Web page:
I have nothing but gratitude for the women who came in those first days. Because although they certainly felt their own fear, they did not let fear keep them away. There is no wrong way to be kind, but there are some ways to be kinder. Because the thing that a cancer patient longs for, beyond clean scans and being sent home in good health, is to return to who she was. Of course she is changed and her body is changed and her stamina is changed and her world view even. She definitely hates pink now. But her wish is to be back in the world, to be part of it and contribute to it in a real way.  So the real and beautiful gift you can give to a cancer survivor is to welcome her back. Treat her with compassion yes, treat her with support and affection, treat her to lunch even.  But work hard to recognize that you are not afraid of her, you are afraid of cancer. Then set your fear aside if you can, and welcome her.

National Cancer Survivors Day (June 5)  is to raise awareness and to celebrate survivors of all types of cancer, but also to provide inspiration for newly diagnosed. So, when you let the cancer survivor you know return to the community as your friend, a mother, a coworker, a sister, your lawyer, your favorite singer, a supreme court justice…you allow them to return to being themselves. And this visibility and the fact of her contribution may help women who are newly diagnosed to be less afraid. Because that person facing cancer treatment will have a better idea of what the future can look like. And I can tell you, from where I stand, it looks pretty good.

Special Bonus Section! How you can help cancer survivors

For a cancer survivor the end of treatment is really the beginning of recovery. How can we be kind and considerate to survivors after they have finished treatment?

  1. Walk with her, literally. Scheduling a walk (if might be more of a stroll) is a way of staying connected, helping her to restore her fitness, and offering up “companionable silence” or keeping her up with the latest dish.
  2. Drive her somewhere. If you invite her to lunch, a movie, dinner offer to pick her up. Driving can take a lot of energy and she might want to preserve it for more fun things than schlepping.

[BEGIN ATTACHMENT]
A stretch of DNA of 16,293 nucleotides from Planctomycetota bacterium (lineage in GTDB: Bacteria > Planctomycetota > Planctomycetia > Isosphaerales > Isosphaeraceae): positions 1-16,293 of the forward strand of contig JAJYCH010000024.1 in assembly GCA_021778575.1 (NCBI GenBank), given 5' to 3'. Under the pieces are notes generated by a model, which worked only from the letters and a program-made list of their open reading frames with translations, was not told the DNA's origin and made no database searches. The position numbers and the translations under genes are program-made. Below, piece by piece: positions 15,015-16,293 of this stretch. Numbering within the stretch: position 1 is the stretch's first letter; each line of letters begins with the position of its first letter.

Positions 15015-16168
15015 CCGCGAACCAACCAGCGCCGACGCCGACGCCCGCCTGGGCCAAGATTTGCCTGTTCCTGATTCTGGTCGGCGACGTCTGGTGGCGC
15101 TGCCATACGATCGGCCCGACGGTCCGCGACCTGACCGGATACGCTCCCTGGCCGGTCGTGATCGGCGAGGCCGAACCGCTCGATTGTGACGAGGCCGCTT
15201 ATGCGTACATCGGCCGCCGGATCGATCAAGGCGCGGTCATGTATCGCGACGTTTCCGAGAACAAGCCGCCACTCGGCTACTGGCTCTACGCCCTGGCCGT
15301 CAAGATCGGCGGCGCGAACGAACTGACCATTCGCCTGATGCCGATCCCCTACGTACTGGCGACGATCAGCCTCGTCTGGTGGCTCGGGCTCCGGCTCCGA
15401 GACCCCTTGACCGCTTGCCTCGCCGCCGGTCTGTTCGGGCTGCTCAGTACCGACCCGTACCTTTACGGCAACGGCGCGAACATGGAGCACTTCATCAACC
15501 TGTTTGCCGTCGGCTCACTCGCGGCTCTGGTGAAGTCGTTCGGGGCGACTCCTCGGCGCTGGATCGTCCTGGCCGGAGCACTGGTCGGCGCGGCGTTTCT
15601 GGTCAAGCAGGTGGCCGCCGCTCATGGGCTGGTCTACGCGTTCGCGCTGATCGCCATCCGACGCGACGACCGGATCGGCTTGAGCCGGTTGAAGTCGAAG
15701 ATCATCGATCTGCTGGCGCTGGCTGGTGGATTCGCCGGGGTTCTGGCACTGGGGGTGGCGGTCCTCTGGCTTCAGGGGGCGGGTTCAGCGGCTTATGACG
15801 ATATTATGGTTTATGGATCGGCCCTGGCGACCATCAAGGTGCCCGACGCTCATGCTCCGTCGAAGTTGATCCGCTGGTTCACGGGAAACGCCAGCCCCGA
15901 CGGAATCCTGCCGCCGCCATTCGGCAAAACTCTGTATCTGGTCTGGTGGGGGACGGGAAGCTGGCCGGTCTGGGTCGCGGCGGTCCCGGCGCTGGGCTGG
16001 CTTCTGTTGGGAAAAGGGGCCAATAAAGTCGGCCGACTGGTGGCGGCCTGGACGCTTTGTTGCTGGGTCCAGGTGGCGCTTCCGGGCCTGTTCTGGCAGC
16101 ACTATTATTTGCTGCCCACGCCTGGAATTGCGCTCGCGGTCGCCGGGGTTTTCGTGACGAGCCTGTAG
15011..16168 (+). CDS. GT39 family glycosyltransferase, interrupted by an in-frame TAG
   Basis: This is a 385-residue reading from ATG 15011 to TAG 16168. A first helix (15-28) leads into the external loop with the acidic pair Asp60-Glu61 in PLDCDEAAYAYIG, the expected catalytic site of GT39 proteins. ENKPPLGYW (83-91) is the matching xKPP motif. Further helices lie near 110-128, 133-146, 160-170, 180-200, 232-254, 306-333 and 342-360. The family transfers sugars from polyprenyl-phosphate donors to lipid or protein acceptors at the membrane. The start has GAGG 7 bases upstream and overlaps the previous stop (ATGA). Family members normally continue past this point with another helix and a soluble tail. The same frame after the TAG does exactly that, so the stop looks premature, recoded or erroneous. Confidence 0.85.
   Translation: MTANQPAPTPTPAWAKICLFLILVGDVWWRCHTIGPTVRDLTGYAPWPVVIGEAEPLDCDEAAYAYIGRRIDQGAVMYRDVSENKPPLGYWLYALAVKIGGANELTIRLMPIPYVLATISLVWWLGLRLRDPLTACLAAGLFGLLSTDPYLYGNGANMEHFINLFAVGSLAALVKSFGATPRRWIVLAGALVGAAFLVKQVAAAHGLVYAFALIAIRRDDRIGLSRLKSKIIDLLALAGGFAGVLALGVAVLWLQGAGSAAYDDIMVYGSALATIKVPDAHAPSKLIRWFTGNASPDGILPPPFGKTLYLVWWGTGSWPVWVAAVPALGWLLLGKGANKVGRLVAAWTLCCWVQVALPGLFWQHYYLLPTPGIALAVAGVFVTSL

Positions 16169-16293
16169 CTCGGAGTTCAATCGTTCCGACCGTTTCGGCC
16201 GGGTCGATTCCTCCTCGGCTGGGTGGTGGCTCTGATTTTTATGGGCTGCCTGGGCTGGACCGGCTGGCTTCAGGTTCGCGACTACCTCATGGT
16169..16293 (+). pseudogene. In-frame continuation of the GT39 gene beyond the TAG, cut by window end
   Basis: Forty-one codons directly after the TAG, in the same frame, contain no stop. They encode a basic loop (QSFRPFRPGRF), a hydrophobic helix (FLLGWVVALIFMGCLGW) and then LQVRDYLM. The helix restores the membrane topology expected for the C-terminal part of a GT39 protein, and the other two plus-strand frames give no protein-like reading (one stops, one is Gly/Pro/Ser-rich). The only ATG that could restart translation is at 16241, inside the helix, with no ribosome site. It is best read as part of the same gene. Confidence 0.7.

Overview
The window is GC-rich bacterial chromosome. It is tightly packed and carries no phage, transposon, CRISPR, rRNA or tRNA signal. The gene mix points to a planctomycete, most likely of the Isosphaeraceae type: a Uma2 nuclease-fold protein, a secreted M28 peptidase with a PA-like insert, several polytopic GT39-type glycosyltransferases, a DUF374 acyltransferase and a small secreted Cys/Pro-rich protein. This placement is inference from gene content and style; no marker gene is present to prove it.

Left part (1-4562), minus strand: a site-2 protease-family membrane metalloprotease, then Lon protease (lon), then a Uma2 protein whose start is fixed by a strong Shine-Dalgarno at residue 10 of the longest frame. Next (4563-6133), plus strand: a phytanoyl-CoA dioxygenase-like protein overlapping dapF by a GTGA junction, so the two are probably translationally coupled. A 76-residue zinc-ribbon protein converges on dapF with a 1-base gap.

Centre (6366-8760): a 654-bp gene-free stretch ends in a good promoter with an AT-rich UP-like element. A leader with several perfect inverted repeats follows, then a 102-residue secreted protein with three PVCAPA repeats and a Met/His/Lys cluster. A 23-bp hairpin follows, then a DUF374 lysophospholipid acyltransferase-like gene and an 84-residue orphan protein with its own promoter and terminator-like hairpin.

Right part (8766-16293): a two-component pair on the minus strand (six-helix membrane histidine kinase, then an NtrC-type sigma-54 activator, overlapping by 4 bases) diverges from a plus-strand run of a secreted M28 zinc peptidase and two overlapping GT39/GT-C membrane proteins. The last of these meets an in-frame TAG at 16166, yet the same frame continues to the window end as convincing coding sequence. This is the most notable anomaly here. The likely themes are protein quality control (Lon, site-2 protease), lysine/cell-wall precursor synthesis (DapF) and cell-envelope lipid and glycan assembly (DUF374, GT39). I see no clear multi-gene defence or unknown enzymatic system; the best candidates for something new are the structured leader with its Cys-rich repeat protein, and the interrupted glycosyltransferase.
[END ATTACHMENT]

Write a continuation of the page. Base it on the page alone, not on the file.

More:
3. Two for one. If you’re shopping for groceries or shoes or school supplies offer to pick something up for her or take her with.  Again, if her energy is limited you let her spend it on something fun.
  4. Kvetch! Is is okay to complain about your own life (husband, kids, this weird rash) to a cancer survivor? For me the answer is yes: it was a great relief when my girlfriends started kvetching again and allowed me to be their friend. Yes, cancer trumps a lot of things but that’s not the point. The point is your concerns matter to her and it’s a good way to restore the balance of your friendship.   
  5. Plan ahead.  Make a plan together for something far off in the future: a trip, theatre tickets, a hard to get into restaurant. There is something beautiful in imagining a destination that is a little far off because of the optimism it takes to plan for it.
  6. Testing…Testing… Schedule your screenings together: mammograms, colonoscopy, and skin check first; and schedule a ladies lunch, mani/pedi, trip to Italy, for after.
  7. Stay in Touch! If you’re at a loss, try one of these wonderful empathy cards by cancer survivor Emily Mcdowell. Getting some old-school mail is still kind of nice. Humor is a big part of healing for everyone. 

Grok With Us:

  • Have you ever avoided seeing someone because of his or her diagnosis/treatment? Why? What were you concerned or frightened about?
  • After treatment, survivors can often experience issues with fatigue. Would you hire a survivor after treatment, even knowing that they may have health challenges? What about the dating realm? What concerns you about either of these situations, and how would you handle it?
  • A lot of cancer survivors have started to reject the language of being called a “warrior” or “brave” or “heroic” or even “survivor”: why do you think they react this way to those labels?  
The author in 2009, prepping for PhotoBooth shots, just after treatment.
Racelle Rosett, today

Racelle Rosett is an award-winning television writer (Blossom, thirtysomething) and Jewish short story writer (Moving Waters,) a mother, and a blogger (My Chemo Brain
) and in her spare time, a cancer survivor.  She is a 2016  fellow with the Institute for Jewish Creativity and has been awarded a Word grant for the study and writing of liturgical poetry. Learn more about her at: